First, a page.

Rae Latte: Welcome to the blog. I’ve got a Latte with Almond Coconut Milk and a drizzle of caramel in my mug. What’s in your cuppa?
Barbara Devlin: Well, I’m currently on a diabetes reversal program, so my indulgent lattes are over for a while. Now, I drink regular coffee with heavy cream. While it sounded a bit decadent at first, I’d kill for some nonfat or even low-fat milk, because the heavy cream almost overwhelms the coffee.
Rae: For readers not familiar with your work, please share a little bit about yourself and your previous work.
Barbara: I am a disabled-in-the-line-of-duty retired police officer, turned English professor, turned author. I started writing during my long recovery, based on a book I’d been reading about the Templar Knights. My Brethren of the Coast books are based on the widespread belief that the only surviving Templars were the mariners. All of the Regency books feature an epilogue with the Medieval Templar. I never planned to write their stories, but my readers decided otherwise.
Rae: During the height of the pandemic did your writing rituals change while researching and writing?
Barbara: If anything, during the pandemic, I’ve had much more time to research ideas for future series, and I’ve stumbled upon some fascinating historical personalities that I’m dying to explore for future books.
Rae: I devoured The Accidental Duke and love this band of brothers in your latest series. All of the heroes are disabled in the Battle of Waterloo and the woman who will capture their hearts are exceptional in their own rights. What inspired this series and the cast of characters we will meet?
Barbara: The Mad Matchmakers is an intensely personal series drawing on my firsthand experience with life-altering injury, permanent disability, recovery, and PTSD. I can’t begin to explain what it’s like to wake up, get dressed, eat breakfast, and go to work. Only at the end of your shift, you don’t come home. When you finally do make it home, your life as you knew it was over. I spent three years in rehab, enduring day after day of excruciating physical therapy as I watched the world go on without me. My wounded warriors face the same struggle to carve out a new life for themselves while constantly fighting the urge to look back to the past and their previous lives.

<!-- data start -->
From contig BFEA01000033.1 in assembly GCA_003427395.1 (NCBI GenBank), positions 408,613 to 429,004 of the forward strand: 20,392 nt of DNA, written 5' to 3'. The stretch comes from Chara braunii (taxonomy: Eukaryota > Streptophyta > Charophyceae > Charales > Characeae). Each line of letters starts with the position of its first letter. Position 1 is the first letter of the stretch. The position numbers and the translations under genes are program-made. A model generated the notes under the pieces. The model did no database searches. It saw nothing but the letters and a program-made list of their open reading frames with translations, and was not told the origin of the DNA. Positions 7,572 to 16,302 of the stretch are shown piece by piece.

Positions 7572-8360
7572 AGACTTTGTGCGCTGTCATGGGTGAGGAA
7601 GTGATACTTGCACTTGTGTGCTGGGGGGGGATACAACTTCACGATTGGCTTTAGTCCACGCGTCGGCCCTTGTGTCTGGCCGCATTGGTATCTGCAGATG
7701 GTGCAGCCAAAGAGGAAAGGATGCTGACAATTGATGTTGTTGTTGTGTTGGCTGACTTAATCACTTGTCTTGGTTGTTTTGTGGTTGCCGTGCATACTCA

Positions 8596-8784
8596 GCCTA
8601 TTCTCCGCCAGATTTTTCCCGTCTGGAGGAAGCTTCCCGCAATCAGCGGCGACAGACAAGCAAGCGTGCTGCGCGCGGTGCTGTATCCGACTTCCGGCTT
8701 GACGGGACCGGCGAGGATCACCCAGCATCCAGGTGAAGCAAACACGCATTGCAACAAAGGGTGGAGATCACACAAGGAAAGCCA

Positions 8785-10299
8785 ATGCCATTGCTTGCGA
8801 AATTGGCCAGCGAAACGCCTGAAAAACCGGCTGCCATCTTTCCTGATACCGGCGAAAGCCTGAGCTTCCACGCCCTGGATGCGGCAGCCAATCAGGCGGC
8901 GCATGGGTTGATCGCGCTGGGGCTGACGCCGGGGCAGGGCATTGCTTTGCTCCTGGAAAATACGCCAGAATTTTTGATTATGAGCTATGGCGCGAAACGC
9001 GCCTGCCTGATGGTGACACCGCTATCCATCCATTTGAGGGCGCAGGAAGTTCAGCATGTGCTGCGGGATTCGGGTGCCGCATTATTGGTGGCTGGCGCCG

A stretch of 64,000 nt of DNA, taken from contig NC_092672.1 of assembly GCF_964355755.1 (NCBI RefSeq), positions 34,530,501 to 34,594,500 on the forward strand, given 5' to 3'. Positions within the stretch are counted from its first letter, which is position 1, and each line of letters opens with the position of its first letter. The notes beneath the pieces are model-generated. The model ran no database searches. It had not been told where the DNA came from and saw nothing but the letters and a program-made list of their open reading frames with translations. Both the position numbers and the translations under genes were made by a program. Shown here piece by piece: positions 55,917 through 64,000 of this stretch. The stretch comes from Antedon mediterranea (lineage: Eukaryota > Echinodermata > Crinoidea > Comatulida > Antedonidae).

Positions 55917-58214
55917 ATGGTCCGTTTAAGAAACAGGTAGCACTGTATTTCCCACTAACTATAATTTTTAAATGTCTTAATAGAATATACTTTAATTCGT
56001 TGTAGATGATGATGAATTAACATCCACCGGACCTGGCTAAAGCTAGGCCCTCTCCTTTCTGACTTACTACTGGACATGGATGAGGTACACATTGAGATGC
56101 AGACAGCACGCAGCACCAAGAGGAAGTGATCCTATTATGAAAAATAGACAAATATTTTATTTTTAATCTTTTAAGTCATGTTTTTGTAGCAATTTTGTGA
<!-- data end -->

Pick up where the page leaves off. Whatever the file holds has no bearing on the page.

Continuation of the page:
Rae: All of your books are layered with historical accuracy, and as always your books are thorough and precise. Did you face any challenges in your research regarding PTSD during this time period? What was your biggest obstacle while writing this book and the series? What hero do you connect with most?
Interestingly enough, PTSD was a widely studied condition during the Peninsular Wars. Only it was known as nostalgia or irritable heart. I read numerous articles written by Dominique Jean Larrey, primarily known as Napoleon’s personal physician. Larrey invented the first ambulance and most of our modern-day methodologies for trauma medicine. He revamped battlefield medicine, forming triage units that stabilized injured soldiers before transferring them to hospitals. But what most interested me was Larrey’s belief in treating the whole soldier. He recognized the mental toll war took on soldiers, and he wrote detailed recommendations for treatment, including a recommendation that soldiers be rotated off the line to let them rest mentally as well as physically. As for the biggest obstacle, I’d say it was my own memories. While writing this series has been cathartic, it has also been traumatic. It has forced me to relive some times I’d rather forget, and there were moments I had to step back and deal with my emotions before continuing. And I can’t say I relate to any one hero more than another, because each hero deals with various aspects I suffered during my lengthy recovery. In a sense, every one of them reflects a very intimate part of me. Of my journey on the other side of disability.
Rae: What is next on the horizon? Any teasers for future book adventures?
Barbara: Currently, I’m finishing the second book in my Mad Matchmakers of Waterloo series. I’m also developing a Regency take on Three Men and a Baby, involving a descendant of Moctezuma and Spanish royalty. My agent has had some interest, and I’ll let you know when I have any news.
Rae: Thank you so much for hanging out with me today. I can’t wait to read the rest of the series and look forward to hearing all the updates when you have them. Congratulations again on the release of The Accidental Duke, the first installment in The Mad Matchmakers Series that hits e-readers later this week. Readers be sure to check out my review and an exclusive excerpt later today.
A proud Latina, USA Today bestselling, Amazon All-Star author Barbara Devlin was born a storyteller, but it was a weeklong vacation to Bethany Beach, Delaware that forever changed her life. The little house her parents rented had a collection of books by Kathleen Woodiwiss, which exposed Barbara to the world of romance, and Shanna remains a personal favorite.
Barbara writes heartfelt historical romances that feature not so perfect heroes who may know how to seduce a woman but know nothing of marriage. And she prefers feisty but smart heroines who sometimes save the hero before they find their happily ever after.
Barbara is a disabled-in-the-line-of-duty retired police officer. She earned an MA in English and continued a course of study for a Doctorate in Literature and Rhetoric. She happily considered herself an exceedingly eccentric English professor, until success in Indie publishing lured her into writing, full-time, featuring her fictional knighthood, the Brethren of the Coast.
Currently, Barbara lives with her retired firefighter husband in the mountains of North Carolina. Connect with Barbara Devlin at BarbaraDevlin.com, where you can sign up for her newsletter, The Knightly News.